IN RE: the Claim of EILEEN B. BRENNAN, Appellant, v. NEW YORK STATE DEPARTMENT OF HEALTH et al., Respondents. WORKERS' COMPENSATION BOARD, Respondent.
MEMORANDUM AND ORDER
Appeal from a decision of the Workers' Compensation Board, filed August 22, 2016, which ruled that claimant's injury did not arise out of and in the course of her employment and denied her claim for workers' compensation benefits.
Claimant, who is employed by a state agency, reportedly tripped and fell while walking on a public sidewalk to her office in June 2014, sustaining injuries to her chin and right hand. Claimant had parked her vehicle in a state-owned parking garage one block away from her office that she paid for via biweekly payroll deductions, and was about 20 feet away from one of the entrances to the building where she worked when the incident occurred. Claimant filed a claim for workers' compensation benefits, which the employer and its workers' compensation carrier controverted. Following a hearing, a Workers' Compensation Law Judge awarded claimant benefits and a divided panel of the Workers' Compensation Board affirmed. On mandatory review, the full Board reversed, finding that claimant's accident did not arise out of and in the course of her employment. Claimant appeals.
We affirm. An employee's injury is compensable only if it “aris[es] out of and in the course of the employment” (Workers' Compensation Law §§ 2; 10  ). As a general rule, “accidents that occur in public areas away from the workplace and outside of work hours are not compensable” (Matter of Stratton v. New York State Comptroller, 112 AD3d 1081, 1082  [internal quotation marks and citation omitted]; see Matter of McLeod v. Ground Handling, Inc., 92 AD3d 1074, 1074–1075  ) and, thus, “injuries sustained during travel to and from the place of employment” are not compensable (Matter of Neacosia v. New York Power Auth., 85 N.Y.2d 471, 475  ). Where, as here, the accident occurred near the claimant's place of employment, “there develops a gray area where the risks of street travel merge with the risks attendant with employment and where the mere fact that the accident took place on a public road or sidewalk may not ipso facto negate the right to compensation” (Matter of Husted v. Seneca Steel Serv., 41 N.Y.2d 140, 144  [internal quotation marks and citation omitted]; accord Matter of Trotman v. New York State Cts., 117 AD3d 1164, 1165  ). Under these circumstances, injuries will be compensable only if there was “(1) a special hazard at the particular off-premises point and (2) a close association of the access route with the premises, so far as going and coming are concerned” (Matter of Trotman v. New York State Cts., 117 AD3d at 1165 [internal quotation marks and citations omitted]; accord Matter of McLeod v. Ground Handling, Inc., 92 AD3d at 1075), permitting the conclusion that “the accident happened as an incident and risk of employment” (Matter of Harris v New York State Off. of Gen. Servs., 13 AD3d 796, 797  [internal quotation marks and citation omitted]; see Matter of McLeod v. Ground Handling, Inc., 92 AD3d at 1075). “Notably, the Board in the exercise of its fact-finding powers has the authority to make a discretionary determination of the risks attendant to employment under the particular circumstances of a case” (Matter of O'Neil v City of Albany Police Dept., 81 AD3d 1048, 1049  [internal quotation marks and citations omitted] ).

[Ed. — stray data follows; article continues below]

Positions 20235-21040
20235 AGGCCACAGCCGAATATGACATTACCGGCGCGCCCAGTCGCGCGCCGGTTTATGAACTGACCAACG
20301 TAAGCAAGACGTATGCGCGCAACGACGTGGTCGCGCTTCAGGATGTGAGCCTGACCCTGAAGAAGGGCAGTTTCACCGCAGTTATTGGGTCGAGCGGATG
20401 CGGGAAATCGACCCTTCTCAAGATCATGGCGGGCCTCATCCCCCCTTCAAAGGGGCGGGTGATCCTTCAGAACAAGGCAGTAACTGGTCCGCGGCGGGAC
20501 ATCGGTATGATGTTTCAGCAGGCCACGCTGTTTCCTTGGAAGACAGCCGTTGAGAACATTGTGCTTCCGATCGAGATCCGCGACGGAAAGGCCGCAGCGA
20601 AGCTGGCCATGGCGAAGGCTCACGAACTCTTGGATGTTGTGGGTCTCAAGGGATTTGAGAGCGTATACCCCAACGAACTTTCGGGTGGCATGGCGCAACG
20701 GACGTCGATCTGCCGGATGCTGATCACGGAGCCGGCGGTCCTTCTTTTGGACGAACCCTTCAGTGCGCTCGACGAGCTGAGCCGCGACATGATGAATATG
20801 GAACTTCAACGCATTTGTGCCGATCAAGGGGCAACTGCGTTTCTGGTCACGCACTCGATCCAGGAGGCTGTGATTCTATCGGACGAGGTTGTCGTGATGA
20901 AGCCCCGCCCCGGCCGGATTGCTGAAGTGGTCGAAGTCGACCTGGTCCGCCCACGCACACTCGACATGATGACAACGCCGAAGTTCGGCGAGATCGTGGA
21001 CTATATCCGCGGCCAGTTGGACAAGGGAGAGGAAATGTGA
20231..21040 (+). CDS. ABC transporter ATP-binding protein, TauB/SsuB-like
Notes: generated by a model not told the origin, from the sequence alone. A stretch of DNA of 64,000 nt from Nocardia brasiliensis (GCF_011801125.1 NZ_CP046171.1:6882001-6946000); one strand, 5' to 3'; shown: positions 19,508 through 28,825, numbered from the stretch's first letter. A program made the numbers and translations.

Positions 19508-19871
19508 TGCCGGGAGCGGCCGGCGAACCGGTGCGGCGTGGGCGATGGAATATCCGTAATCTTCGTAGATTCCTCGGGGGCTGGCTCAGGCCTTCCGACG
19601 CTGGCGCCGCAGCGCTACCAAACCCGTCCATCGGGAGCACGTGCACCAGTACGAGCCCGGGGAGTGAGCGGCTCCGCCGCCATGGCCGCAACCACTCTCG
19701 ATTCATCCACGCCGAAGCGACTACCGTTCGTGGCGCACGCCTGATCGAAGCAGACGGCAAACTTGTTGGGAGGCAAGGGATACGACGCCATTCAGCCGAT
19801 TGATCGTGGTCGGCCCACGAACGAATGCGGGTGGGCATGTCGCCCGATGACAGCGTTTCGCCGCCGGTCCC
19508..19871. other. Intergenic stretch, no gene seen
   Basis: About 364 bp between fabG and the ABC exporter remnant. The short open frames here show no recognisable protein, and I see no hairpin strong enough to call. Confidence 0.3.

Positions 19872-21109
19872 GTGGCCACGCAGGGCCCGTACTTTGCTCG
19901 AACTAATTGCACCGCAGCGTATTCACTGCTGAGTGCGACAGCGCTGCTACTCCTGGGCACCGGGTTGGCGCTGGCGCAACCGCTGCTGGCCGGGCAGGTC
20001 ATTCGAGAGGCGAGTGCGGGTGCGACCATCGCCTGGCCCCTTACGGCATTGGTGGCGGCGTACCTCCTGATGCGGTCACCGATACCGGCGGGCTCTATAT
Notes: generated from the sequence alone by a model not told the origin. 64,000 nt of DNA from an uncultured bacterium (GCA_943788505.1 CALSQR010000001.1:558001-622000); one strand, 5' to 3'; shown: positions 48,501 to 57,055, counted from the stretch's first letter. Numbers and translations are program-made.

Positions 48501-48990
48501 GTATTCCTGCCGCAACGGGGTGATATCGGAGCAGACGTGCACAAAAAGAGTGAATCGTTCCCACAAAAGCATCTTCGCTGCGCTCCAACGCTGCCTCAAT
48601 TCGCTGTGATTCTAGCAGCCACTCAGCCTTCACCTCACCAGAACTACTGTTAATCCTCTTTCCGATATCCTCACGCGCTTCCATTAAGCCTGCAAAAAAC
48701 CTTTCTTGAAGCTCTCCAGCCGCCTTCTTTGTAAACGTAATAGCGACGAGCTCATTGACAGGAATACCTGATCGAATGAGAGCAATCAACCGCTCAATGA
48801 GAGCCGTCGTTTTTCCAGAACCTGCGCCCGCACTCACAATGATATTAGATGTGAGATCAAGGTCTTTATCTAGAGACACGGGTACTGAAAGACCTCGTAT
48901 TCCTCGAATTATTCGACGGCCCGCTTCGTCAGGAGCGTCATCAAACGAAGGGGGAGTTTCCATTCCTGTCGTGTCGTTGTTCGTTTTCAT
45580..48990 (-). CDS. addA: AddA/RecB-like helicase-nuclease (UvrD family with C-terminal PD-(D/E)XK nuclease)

Here, there is no evidence that there was any special hazard on the uneven sidewalk where claimant fell, which was open to and used by the public, as the danger “existed to any passerby traveling along the street in that location” (Matter of Harris v New York State Off. of Gen. Servs., 13 AD3d at 797). The sidewalk was near the privately-owned building where claimant worked, but the building housed many businesses and a restaurant and was open to the public, and there was “no showing that it was otherwise controlled by the employer, that workers were encouraged to use it or that it existed solely to provide access to [her] workplace” (Matter of Trotman v. New York State Cts., 117 AD3d at 1165 [internal quotation marks and citation omitted]; cf. Matter of Husted v. Seneca Steel Serv., 41 N.Y.2d at 144). As substantial evidence supports the Board's determination that claimant's accident did not occur in the course of her employment, it will not be disturbed.
Egan Jr., Lynch, Rumsey and Pritzker, JJ., concur.
ORDERED that the decision is affirmed, without costs.
Robert D. Mayberger
Clerk of the Court